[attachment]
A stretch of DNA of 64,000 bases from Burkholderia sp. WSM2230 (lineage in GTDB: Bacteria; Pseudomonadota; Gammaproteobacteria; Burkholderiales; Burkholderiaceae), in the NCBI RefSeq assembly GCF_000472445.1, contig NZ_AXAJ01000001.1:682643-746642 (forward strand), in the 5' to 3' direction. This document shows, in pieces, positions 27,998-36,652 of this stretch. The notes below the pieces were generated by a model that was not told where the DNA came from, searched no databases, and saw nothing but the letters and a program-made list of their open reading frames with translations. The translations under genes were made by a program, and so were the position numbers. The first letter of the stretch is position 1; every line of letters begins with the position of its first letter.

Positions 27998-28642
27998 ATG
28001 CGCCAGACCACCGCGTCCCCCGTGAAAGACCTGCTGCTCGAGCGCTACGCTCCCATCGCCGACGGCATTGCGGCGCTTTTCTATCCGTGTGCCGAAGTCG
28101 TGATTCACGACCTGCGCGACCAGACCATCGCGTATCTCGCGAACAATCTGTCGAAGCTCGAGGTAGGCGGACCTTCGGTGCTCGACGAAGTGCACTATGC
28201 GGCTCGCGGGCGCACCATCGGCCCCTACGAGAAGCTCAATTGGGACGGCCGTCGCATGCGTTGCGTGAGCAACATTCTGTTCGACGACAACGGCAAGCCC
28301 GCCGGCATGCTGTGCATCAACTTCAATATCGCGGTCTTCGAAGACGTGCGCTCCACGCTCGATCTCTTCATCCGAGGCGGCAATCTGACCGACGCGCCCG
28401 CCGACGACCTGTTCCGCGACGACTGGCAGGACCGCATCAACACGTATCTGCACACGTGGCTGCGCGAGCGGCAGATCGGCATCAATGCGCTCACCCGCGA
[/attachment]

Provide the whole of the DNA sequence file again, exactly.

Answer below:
A stretch of DNA of 64,000 bases from Burkholderia sp. WSM2230 (lineage in GTDB: Bacteria; Pseudomonadota; Gammaproteobacteria; Burkholderiales; Burkholderiaceae), in the NCBI RefSeq assembly GCF_000472445.1, contig NZ_AXAJ01000001.1:682643-746642 (forward strand), in the 5' to 3' direction. This document shows, in pieces, positions 27,998-36,652 of this stretch. The notes below the pieces were generated by a model that was not told where the DNA came from, searched no databases, and saw nothing but the letters and a program-made list of their open reading frames with translations. The translations under genes were made by a program, and so were the position numbers. The first letter of the stretch is position 1; every line of letters begins with the position of its first letter.

Positions 27998-28642
27998 ATG
28001 CGCCAGACCACCGCGTCCCCCGTGAAAGACCTGCTGCTCGAGCGCTACGCTCCCATCGCCGACGGCATTGCGGCGCTTTTCTATCCGTGTGCCGAAGTCG
28101 TGATTCACGACCTGCGCGACCAGACCATCGCGTATCTCGCGAACAATCTGTCGAAGCTCGAGGTAGGCGGACCTTCGGTGCTCGACGAAGTGCACTATGC
28201 GGCTCGCGGGCGCACCATCGGCCCCTACGAGAAGCTCAATTGGGACGGCCGTCGCATGCGTTGCGTGAGCAACATTCTGTTCGACGACAACGGCAAGCCC
28301 GCCGGCATGCTGTGCATCAACTTCAATATCGCGGTCTTCGAAGACGTGCGCTCCACGCTCGATCTCTTCATCCGAGGCGGCAATCTGACCGACGCGCCCG
28401 CCGACGACCTGTTCCGCGACGACTGGCAGGACCGCATCAACACGTATCTGCACACGTGGCTGCGCGAGCGGCAGATCGGCATCAATGCGCTCACCCGCGA